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Coming This Fall: The CEO Walk of Shame

"Oh...that four billion dollars."

The rise and fall of CEOs has become a confusing and troublesome subject for us in recent years. Whom do we trust? Whom do we ceremoniously eviscerate? In olden days it was a novelty to hear about an executive officer who had cooked his company's books. But I have it on excellent authority that the fate of disgraced business leaders will soon be decided by a panel of irate stockholders on reality TV's hottest new offering. Eat your heart out, Simon Cowell.

My job recruiting corporate chiefs has become trickier as well. Take interviewing, for example. The red tape at airports can be a headache, but it's nothing compared to getting through security at federal prisons. I found one former business leader in a reflective mood the other day and asked him: How could you do it? How could you abuse the public trust like that? He answered me with refreshing candor: "What's the question again?" I didn't have time to explain before he had to get back to laundry detail.

During my next visit to Club Fed (of the Poconos), my new acquaintance and I talked about the betrayal of innocent shareholders. He caressed his tennis racquet wistfully, shaking his head in disbelief. "Do you think we invented off-shore limited partnerships and interest-free loans last week?" he asked. "Look - what do you suppose investors really want? They want to see those 401Ks re-inflate and they don't care how it's done! That's the true meaning of fiduciary responsibility, my friend. When you do it for them, you're a genius. When you don't, that's when they indict! Talk about a thankless profession...I'd be better off playing for the Cubs."

He had me on the ropes, I must admit. Maybe --just maybe -- he and his swaggering, defiant, unapologetic and supremely self-assured friends were...right. In fact, I was starting to feel a bit guilty for believing "malfeasance" was such a terrible thing after all. Geez, it's not like he ever took his eyes off the bottom line!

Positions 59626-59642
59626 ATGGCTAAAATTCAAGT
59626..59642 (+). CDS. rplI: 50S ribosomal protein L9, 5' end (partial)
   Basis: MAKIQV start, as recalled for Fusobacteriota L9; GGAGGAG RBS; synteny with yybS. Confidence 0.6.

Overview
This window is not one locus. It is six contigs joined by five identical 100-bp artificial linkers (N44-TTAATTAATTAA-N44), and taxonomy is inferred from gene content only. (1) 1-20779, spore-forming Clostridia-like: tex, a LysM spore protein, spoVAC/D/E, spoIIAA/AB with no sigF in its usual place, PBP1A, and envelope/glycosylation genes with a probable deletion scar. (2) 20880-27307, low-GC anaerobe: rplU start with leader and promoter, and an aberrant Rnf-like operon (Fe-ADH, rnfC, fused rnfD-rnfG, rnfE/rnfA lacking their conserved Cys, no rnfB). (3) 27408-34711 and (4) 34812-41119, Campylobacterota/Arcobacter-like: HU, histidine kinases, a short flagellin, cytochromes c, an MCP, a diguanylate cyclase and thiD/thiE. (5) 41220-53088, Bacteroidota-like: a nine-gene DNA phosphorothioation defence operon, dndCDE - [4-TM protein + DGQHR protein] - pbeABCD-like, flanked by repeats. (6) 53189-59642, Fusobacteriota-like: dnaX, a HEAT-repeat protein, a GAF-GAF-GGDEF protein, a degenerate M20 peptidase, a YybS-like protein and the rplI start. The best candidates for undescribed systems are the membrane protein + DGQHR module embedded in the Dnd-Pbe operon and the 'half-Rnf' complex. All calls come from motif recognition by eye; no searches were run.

It's hard watching our once-trusted corporate moguls led off in handcuffs, particularly after elevating them to the status of Hindu gods. What went wrong with the system? All we wanted was a little triple-digit growth! Presumably no one was supposed to peek behind the curtain - or ever need to. Even pillars of the conservative media were caught up in the frenzy. Don't forget that Fortune named Enron "America's Most Innovative Company" for five consecutive years.

In the current environment, reference checking has taken on a whole new level of significance. It's not just about leadership and teamwork or the ability to attract and retain talented people anymore. It's about whether someone has been able to keep his paws out of the cookie jar. Some senior executives bristle at the intrusiveness of thorough background investigations. Those who are brave enough to provide references for business associates are looking down the double barrel of Say Too Much, Get in Trouble and Say Too Little, Get in Trouble. No pressure there. And yet we absolutely need to know if our next CFO does most of his banking in the Cayman Islands.

Perhaps nothing is more irksome to us as Americans than the bald ingratitude of those we grant celebrity badges. Whether it's Bernie Madoff or Martha Stewart, we expect a little appreciation, damn it, and maybe just a greeting card come December. It's about respect, isn't it? We don't like being treated as if we're stupid. Or worse, as outsiders. Hey, let us in on some of those juicy option deals and we'll forget the whole thing!

So let's not be too hard on the boys. They're not really bad boys -- they're just high-spirited -- and a lot of these wacky misadventures go with the pedigree like olives go with martinis. If things get too messy, somebody will be around soon enough to clean it up. And in the end, rest assured that justice will prevail. Keep in mind, though, that there are two kinds of justice: Justice for the rich...and justice for the super-rich.

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